A White Rock woman whose home suffered flood damage early last month says her investment remains at risk more than a month later and wants to know why the city isn’t protecting taxpayers by enforcing the B.C. Building Code.
Eve Henry noted the code calls on developers to limit the probability of risk to the public from their projects, “but it’s up to the municipality to enforce it” – something she says isn’t happening.
City officials dispute the charge, assuring all necessary inspections are conducted as required on projects, and that Henry’s outstanding issues are between her and the developer.
Henry lives adjacent to a triplex development underway in the 15300-block of Semiahmoo Avenue, across from First United Church.
On Oct. 5, a deluge of water and mud flowed from the lot to the west onto her property and into the finished basement level that her developmentally disabled niece calls home.
The debris – largely from dirt that has been piled next to her fence by workers – plugged exterior drains, and the water “broke through and filled up two feet,” Henry said.
“I had to call the fire department in. It was a nightmare.”
Damage was assessed at $15,000 – Henry’s insurance deductible is $1,000 – and work to disinfect and replace affected flooring got underway. Her garage door is still to be replaced.
Henry, who bought her home nine years ago, said the incident was the first time any issues have arisen. She said part of the problem is the developer was allowed to build the lot up, but wasn’t made to erect a retaining wall between the two properties, or provide for drainage.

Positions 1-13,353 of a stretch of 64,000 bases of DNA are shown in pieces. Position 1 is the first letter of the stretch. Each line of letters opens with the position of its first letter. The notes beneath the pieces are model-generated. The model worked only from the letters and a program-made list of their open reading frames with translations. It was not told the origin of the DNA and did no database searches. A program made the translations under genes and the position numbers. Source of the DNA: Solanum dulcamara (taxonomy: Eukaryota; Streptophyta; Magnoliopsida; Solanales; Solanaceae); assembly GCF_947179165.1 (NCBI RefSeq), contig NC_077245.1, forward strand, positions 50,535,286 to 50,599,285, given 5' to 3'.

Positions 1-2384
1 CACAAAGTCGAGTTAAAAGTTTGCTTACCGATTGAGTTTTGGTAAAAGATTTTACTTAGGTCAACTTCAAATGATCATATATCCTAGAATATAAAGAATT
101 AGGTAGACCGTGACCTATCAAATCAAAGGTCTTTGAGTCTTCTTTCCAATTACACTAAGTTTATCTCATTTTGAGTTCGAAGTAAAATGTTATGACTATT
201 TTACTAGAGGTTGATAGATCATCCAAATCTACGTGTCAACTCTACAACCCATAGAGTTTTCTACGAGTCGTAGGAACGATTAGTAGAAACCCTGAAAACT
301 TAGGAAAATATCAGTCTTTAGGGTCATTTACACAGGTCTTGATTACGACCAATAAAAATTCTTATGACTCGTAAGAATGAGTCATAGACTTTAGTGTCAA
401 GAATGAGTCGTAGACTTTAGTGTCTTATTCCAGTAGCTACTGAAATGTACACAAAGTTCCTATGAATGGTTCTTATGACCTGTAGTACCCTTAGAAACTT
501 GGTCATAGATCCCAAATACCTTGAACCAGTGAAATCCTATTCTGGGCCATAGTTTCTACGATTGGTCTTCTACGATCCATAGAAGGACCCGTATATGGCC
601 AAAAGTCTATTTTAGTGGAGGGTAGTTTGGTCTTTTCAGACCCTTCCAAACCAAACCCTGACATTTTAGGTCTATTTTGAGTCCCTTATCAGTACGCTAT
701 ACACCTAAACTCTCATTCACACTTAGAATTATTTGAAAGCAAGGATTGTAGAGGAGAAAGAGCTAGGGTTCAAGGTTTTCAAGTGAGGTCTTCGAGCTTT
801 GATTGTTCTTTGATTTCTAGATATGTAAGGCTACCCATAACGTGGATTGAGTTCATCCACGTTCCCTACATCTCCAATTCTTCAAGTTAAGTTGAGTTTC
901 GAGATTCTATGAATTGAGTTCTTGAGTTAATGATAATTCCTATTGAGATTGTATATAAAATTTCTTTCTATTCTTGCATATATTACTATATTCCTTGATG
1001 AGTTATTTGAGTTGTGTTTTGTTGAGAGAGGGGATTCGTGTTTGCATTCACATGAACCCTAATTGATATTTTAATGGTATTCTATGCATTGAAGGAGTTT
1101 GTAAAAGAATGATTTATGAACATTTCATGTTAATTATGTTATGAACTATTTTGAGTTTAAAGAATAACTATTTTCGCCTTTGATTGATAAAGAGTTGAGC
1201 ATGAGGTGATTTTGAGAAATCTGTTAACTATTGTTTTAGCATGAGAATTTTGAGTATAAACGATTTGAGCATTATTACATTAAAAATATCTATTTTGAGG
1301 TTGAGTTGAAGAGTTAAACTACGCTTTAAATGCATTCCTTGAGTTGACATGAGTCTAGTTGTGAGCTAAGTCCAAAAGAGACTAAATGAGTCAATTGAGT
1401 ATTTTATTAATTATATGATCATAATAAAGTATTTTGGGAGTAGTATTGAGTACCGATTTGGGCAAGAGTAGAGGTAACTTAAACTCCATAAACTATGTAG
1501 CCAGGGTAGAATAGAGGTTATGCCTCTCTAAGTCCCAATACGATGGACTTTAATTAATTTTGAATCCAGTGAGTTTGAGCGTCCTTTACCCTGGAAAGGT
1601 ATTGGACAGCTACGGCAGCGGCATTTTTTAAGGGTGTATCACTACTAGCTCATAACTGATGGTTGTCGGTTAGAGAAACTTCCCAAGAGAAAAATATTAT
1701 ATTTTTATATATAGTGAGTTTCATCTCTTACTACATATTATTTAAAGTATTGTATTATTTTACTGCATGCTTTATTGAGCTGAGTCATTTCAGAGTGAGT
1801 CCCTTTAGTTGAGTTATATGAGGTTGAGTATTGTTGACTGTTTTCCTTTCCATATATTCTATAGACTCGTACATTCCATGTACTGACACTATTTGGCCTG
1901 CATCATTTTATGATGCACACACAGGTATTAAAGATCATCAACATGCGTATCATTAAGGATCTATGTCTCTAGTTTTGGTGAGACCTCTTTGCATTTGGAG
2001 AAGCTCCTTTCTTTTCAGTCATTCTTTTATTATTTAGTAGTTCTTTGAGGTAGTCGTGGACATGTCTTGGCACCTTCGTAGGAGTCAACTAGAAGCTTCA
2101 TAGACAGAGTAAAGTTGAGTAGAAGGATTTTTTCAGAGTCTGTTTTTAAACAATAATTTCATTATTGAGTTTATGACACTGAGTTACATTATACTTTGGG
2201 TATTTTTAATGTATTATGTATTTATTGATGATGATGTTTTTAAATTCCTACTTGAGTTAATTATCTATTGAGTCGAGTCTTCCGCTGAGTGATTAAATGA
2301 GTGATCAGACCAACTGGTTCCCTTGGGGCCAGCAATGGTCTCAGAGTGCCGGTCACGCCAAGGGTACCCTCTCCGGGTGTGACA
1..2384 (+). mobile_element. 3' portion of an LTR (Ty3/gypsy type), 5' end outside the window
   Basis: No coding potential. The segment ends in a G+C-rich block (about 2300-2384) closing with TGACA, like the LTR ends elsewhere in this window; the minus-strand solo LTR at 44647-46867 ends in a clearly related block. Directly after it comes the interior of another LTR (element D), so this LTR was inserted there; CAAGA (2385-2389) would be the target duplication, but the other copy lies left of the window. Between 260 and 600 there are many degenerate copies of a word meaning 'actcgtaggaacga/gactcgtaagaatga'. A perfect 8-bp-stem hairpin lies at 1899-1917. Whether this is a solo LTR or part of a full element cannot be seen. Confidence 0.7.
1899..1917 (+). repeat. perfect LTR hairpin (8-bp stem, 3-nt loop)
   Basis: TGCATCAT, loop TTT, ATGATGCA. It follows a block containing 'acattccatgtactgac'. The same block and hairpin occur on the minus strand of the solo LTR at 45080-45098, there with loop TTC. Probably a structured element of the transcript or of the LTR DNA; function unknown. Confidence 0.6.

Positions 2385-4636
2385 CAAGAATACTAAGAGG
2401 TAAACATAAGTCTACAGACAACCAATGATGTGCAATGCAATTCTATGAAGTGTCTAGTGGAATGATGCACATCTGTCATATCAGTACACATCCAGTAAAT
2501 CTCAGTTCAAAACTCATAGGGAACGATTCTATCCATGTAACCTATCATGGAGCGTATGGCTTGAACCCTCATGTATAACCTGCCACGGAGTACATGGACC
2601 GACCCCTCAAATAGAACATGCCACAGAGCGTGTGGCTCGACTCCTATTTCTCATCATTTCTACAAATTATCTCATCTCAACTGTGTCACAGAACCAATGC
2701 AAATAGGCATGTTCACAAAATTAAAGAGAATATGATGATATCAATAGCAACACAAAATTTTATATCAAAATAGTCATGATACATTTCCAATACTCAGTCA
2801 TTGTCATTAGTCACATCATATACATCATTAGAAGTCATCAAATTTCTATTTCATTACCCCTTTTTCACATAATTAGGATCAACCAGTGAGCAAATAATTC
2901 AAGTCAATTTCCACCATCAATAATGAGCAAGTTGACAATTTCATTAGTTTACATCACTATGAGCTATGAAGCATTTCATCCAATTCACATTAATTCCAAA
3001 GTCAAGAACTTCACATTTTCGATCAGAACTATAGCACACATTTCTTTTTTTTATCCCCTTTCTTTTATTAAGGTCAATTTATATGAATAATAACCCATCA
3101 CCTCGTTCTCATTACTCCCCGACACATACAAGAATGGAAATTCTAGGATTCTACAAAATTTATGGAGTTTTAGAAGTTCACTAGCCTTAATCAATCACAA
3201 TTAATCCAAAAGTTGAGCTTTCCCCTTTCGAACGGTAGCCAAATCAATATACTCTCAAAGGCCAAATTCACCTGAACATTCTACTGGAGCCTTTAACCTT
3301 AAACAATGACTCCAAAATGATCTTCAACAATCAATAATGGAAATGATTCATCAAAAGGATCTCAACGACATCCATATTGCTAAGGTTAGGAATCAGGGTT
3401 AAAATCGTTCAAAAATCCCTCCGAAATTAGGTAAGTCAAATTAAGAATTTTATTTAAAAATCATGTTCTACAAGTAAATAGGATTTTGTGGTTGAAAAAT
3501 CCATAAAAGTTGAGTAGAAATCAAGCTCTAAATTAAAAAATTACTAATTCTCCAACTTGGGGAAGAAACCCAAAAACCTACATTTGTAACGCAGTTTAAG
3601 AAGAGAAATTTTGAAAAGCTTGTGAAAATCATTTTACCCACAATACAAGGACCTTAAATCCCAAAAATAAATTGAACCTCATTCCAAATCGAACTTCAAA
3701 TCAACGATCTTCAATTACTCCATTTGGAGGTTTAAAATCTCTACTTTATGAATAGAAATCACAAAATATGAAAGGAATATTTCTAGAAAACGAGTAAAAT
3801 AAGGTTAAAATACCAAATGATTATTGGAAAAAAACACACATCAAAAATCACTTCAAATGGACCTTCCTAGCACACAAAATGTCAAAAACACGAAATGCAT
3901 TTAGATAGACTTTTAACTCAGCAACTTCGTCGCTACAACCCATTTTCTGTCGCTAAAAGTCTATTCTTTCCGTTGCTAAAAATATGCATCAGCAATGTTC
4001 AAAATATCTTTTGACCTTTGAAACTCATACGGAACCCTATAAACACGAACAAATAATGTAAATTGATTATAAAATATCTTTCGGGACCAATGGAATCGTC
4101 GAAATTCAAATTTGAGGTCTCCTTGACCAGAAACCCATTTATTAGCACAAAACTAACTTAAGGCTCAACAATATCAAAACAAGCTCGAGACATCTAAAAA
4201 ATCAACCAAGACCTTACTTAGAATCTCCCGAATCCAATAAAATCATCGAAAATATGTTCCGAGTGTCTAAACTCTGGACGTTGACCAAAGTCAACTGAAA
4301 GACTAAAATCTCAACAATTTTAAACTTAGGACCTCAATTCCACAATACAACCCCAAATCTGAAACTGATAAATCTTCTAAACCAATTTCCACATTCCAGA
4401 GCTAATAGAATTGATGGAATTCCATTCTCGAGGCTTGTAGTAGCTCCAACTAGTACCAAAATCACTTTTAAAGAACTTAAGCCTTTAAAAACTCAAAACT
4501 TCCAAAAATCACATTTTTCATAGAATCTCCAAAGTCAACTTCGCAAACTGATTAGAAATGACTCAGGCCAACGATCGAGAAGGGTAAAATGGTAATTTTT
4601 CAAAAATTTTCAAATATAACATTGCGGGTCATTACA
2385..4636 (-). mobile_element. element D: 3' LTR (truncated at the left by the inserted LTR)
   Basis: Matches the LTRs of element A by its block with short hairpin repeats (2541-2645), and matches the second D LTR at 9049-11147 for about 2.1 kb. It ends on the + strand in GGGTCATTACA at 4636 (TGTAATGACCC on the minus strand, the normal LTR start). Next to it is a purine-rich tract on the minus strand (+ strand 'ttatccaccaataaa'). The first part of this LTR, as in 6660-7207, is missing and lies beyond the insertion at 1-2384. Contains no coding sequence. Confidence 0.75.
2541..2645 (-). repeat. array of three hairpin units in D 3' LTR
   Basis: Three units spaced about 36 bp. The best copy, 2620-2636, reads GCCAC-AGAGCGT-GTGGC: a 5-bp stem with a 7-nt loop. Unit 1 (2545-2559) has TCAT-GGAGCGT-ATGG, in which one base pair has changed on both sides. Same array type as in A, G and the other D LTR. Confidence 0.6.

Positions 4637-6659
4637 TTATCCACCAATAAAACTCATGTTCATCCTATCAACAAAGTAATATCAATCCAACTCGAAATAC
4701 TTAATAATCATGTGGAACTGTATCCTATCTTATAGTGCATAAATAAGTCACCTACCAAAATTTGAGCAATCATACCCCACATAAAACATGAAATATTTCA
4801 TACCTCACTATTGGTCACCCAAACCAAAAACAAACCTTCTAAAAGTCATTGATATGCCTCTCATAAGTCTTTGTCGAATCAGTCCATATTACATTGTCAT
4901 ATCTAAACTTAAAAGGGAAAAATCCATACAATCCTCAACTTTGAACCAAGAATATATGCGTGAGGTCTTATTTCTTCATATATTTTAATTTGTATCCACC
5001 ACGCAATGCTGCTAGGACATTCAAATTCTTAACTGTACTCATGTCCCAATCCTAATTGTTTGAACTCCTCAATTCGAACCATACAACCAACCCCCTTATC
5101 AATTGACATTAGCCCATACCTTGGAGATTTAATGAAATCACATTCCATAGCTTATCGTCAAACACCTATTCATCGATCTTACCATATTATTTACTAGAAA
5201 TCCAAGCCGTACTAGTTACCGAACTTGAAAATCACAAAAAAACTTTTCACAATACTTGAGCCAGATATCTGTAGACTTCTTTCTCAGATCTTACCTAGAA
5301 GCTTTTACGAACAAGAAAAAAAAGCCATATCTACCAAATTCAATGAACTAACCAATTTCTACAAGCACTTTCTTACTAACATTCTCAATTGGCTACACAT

Now, with any rainfall, mud and water comes through her fence, spreads across her walkway and pools at the base of her concrete stairwell.
This week, Henry said, she returned home Monday evening just in time to stop mud and debris from once again clogging her exterior drains and causing a flood.
Henry said her appeals for answers have been largely ignored, and that her requests for steps to alleviate the problem have resulted in temporary measures that only exacerbate the situation.
Mayor Wayne Baldwin told Henry he looked at the area last month, and he was assured by staff that a “rain curb” should alleviate the runoff into her property until a driveway can be built.
Last week, director of engineering Greg St. Louis was confident that particular issue has been addressed.
“I was out there during the rain to make sure everything was running OK,” he told Peace Arch News. “I explained there’s no problem with the road drainage.”
A temporary trench dug along the under-construction property’s north-south fence line was anticipated to alleviate further concerns with water run-off, St. Louis said.
Richard Wilson, the city’s senior building official, told PAN the city is working with the developer “to mitigate any further issues.” He said the Oct. 5 events caught the developer off-guard, and believes construction-related defoliation of the formerly grassed and landscaped front yard played a large role in it.
Wilson said the developer has been “put on point that water can’t be drained onto the neighbour’s property,” and has committed to “make good” with the damage to Henry’s fence. Temporary downspouts installed on the triplex were also expected to help.
Wilson described what happened as “pretty unusual.”
“We don’t really have a lot of water issues from construction sites,” he said. “I think it was a whole bunch of situations coming together and suddenly there was this big problem.”
But Henry said more should have been done in the wake of the first flood.
“The day that happened, they should’ve put in proper drainage and they still haven’t,” she said. “Nobody’s taking responsibility.”